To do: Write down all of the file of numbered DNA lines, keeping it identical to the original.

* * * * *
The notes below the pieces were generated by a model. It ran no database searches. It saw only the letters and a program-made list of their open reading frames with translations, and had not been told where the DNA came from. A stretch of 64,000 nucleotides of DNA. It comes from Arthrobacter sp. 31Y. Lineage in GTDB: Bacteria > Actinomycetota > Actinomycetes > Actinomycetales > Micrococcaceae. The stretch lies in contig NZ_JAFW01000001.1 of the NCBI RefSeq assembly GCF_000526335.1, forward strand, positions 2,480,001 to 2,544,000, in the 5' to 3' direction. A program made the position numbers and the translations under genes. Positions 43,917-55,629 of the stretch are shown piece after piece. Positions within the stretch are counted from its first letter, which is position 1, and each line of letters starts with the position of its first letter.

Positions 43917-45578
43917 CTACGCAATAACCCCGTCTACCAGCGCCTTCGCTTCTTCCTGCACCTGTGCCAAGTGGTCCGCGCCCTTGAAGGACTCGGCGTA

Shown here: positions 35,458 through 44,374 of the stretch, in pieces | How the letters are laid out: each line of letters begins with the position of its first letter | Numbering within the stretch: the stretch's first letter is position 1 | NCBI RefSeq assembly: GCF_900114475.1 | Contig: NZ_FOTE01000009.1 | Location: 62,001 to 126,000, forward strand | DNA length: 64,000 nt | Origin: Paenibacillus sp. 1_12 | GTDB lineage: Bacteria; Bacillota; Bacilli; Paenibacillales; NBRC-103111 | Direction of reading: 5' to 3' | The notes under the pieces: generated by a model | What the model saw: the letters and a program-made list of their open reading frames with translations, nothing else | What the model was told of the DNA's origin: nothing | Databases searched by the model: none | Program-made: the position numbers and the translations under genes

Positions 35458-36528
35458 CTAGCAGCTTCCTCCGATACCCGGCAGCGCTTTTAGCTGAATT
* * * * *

The notes below the pieces were generated by a model. It ran no database searches. It saw only the letters and a program-made list of their open reading frames with translations, and had not been told where the DNA came from. A stretch of 64,000 nucleotides of DNA. It comes from Arthrobacter sp. 31Y. Lineage in GTDB: Bacteria > Actinomycetota > Actinomycetes > Actinomycetales > Micrococcaceae. The stretch lies in contig NZ_JAFW01000001.1 of the NCBI RefSeq assembly GCF_000526335.1, forward strand, positions 2,480,001 to 2,544,000, in the 5' to 3' direction. A program made the position numbers and the translations under genes. Positions 43,917-55,629 of the stretch are shown piece after piece. Positions within the stretch are counted from its first letter, which is position 1, and each line of letters starts with the position of its first letter.

Positions 43917-45578
43917 CTACGCAATAACCCCGTCTACCAGCGCCTTCGCTTCTTCCTGCACCTGTGCCAAGTGGTCCGCGCCCTTGAAGGACTCGGCGTA

Shown here: positions 35,458 through 44,374 of the stretch, in pieces | How the letters are laid out: each line of letters begins with the position of its first letter | Numbering within the stretch: the stretch's first letter is position 1 | NCBI RefSeq assembly: GCF_900114475.1 | Contig: NZ_FOTE01000009.1 | Location: 62,001 to 126,000, forward strand | DNA length: 64,000 nt | Origin: Paenibacillus sp. 1_12 | GTDB lineage: Bacteria; Bacillota; Bacilli; Paenibacillales; NBRC-103111 | Direction of reading: 5' to 3' | The notes under the pieces: generated by a model | What the model saw: the letters and a program-made list of their open reading frames with translations, nothing else | What the model was told of the DNA's origin: nothing | Databases searched by the model: none | Program-made: the position numbers and the translations under genes

Positions 35458-36528
35458 CTAGCAGCTTCCTCCGATACCCGGCAGCGCTTTTAGCTGAATT